Abnormal Pap Results: What’s Next?
Focused on Health - January 2009
By Rachel Winters
Christina Froelich, age 30, is known by her friends and family as Chris. Born in Fort Worth and raised in Austin, Texas, to a large family of mostly women, Chris learned early about the importance of scheduling her annual Pap test. What she didn’t know, however, was that an abnormal Pap test result would one day lead doctors to detect cervical cancer early enough to save her life.
“Had I not gotten my annual Pap test, or followed-up with my doctor on the abnormal test results, there is no way I would have ever known I had cancer,” Chris says. “At the time they found my cervical cancer, my menstrual cycle was regular, and I had absolutely no symptoms. It was a complete surprise to everyone.”
A Pap test is a screening procedure used to determine if cells in and around the cervix are normal. An abnormal result means that a woman may have irregular cell changes, called dysplasia, but it is certainly not an immediate indication that she has cervical cancer. An abnormal test could indicate inflammation of the cervix, a yeast infection or other irregularities.
Don’t Panic If You Get an Abnormal Result
“The first thing a woman should do when she receives news of an abnormal Pap test is to take a deep breath and not panic,” says Helen E. Rhodes, M.D., associate professor in M. D. Anderson’s Department of Gynecologic Oncology and director of colposcopy and pre-invasive diseases. “It is important for women to realize that if your Pap test comes back abnormal, it just means there might be a problem and further testing is necessary to discover the cause.”
It was in the spring of 2005, during a routine visit to her gynecologist, when Chris was informed that her Pap test results were abnormal. Because she’d had regular Pap test results since she was 18-years-old, Chris carried on with life as usual, planning a return visit to her doctor for a follow-up Pap test six months later.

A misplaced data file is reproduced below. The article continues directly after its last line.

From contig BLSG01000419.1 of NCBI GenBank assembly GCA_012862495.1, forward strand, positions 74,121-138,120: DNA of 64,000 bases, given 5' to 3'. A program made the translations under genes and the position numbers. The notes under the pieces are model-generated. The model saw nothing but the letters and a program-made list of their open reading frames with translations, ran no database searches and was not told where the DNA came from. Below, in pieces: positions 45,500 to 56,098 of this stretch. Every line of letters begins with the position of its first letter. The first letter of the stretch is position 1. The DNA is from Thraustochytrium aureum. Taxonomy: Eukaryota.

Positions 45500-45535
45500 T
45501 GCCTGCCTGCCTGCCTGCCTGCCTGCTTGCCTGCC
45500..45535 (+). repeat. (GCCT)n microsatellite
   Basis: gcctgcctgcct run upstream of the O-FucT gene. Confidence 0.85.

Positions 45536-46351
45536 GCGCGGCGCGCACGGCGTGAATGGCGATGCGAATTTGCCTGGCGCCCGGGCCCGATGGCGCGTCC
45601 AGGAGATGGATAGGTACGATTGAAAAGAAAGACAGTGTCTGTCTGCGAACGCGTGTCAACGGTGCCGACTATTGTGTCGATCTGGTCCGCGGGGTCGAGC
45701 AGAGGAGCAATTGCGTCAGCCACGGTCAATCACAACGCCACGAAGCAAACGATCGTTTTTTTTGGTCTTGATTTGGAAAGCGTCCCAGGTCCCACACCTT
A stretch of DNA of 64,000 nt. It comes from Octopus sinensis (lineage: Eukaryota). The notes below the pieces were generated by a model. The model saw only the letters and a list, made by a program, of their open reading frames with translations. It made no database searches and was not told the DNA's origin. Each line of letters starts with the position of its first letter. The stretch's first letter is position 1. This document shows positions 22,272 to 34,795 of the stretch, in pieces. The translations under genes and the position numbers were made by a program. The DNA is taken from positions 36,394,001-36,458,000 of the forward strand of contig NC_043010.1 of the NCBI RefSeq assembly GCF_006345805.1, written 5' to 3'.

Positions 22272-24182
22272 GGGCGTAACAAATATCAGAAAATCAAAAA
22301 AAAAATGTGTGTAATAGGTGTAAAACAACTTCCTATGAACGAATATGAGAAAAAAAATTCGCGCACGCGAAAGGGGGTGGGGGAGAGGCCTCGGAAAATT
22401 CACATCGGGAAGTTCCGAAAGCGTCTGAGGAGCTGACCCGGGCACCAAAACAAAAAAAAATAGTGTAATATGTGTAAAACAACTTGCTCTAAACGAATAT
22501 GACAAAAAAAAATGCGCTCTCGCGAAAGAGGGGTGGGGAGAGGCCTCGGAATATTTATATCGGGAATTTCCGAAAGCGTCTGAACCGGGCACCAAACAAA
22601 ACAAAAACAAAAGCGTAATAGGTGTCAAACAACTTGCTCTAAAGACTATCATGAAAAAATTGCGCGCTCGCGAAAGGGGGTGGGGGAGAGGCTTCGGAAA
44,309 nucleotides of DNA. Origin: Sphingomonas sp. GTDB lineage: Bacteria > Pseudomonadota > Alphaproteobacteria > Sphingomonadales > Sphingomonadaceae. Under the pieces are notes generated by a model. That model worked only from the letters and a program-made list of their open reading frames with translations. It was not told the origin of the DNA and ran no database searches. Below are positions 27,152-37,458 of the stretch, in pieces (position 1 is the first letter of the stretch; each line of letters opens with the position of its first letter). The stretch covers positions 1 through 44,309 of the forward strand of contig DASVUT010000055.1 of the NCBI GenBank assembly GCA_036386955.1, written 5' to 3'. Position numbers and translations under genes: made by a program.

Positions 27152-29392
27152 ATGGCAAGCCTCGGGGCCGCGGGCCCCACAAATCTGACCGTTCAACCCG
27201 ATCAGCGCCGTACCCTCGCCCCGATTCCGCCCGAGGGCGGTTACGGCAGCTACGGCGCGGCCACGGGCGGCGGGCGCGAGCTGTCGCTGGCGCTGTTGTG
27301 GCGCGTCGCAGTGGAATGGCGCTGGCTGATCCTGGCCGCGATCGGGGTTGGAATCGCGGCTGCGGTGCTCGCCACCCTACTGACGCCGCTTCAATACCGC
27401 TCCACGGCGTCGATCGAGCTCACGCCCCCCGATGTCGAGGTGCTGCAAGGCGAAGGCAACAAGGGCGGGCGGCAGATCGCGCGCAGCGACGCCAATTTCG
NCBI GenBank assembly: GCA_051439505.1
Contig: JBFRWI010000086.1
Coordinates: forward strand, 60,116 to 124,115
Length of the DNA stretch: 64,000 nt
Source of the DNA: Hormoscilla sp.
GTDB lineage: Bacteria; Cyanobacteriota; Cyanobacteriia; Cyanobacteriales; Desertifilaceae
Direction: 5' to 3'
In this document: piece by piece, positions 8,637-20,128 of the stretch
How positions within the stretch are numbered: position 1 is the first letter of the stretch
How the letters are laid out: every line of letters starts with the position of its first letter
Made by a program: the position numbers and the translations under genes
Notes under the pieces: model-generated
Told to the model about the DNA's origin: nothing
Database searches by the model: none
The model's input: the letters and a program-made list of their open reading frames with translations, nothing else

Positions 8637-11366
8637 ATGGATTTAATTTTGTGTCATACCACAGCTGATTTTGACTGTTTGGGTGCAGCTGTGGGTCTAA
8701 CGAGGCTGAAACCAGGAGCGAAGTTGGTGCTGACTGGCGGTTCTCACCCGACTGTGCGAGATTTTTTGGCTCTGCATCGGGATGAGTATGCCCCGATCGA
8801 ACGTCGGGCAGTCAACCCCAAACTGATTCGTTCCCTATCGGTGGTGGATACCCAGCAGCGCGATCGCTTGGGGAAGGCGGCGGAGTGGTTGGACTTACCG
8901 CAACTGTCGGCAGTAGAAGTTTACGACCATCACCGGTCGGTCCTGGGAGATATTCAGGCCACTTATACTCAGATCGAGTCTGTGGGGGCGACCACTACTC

In December 2006, after having two additional abnormal Pap test results, Chris’ doctor decided to do a simple “cone” procedure, which allowed her doctor to biopsy a large section of her cervix.
“Treatment recommendations for women with abnormal Pap tests are based on biopsy results,” Rhodes says. “Biopsy results following an abnormal Pap test can take several weeks. This time lapse is nothing to be alarmed about because knowing the exact cell type is critical to choosing the right treatment and waiting just a few weeks is not likely to affect the eventual outcome of treatment.”
Early Detection Increases Chances of Successful Treatment
The results of Chris’ cone procedure led to a cervical cancer diagnosis. Determined to fight her cancer, and continue living the life she loved, Chris came to M. D. Anderson for treatment in January 2007.
“Since the cancer hadn’t progressed very far, I didn’t have to have radiation or chemotherapy,” says Chris. “Most importantly, because the cancer was found early, I had the option to have a new surgical procedure called a trachelectomy (removal of the cervix), instead of a hysterectomy (removal of the uterus). Unlike women who have hysterectomies, I will still be able to have children. Following-up on my abnormal Pap test results gave me an additional treatment option that preserved my ability to be a mother and maybe even saved my life.”
Almost two years after undergoing surgery, Chris recently received news that her Pap test results were normal for the first time in four years. While she will continue to undergo regular Pap tests, her cancer cells are completely gone.
Encourage Family Members to Get Screened
Chris currently lives in Houston, Texas, and spends her free time reading, traveling and playing on a women’s soccer team – a sport she has been playing since she was four years old. Chris also spends a lot of time with her family and her experience with cervical cancer has inspired her to encourage other women in her family to do everything they can to protect themselves.
“I’ve become a big proponent of the human papillomavirus (HPV) vaccine for the younger women in my family because it’s amazing to be able to prevent 70% of cervical cancer cases with just three simple shots,” says Chris. Knowing that the disease is preventable, Chris has encouraged the women in her family to get regular screenings and to practice safe sex.
Completing the appropriate follow-up procedures when you get an abnormal Pap test result is another form of prevention. Following your doctor’s recommendations and remaining calm are important factors to your well-being.
For more information about abnormal Pap test results, contact askMDAnderson at 1-877-MDA-6789. To schedule a follow-up exam, contact M. D. Anderson’s Cancer Prevention Center at 713-745-8040.
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Focused on Health - January 2009
Q&A: The Pap Test (03:18)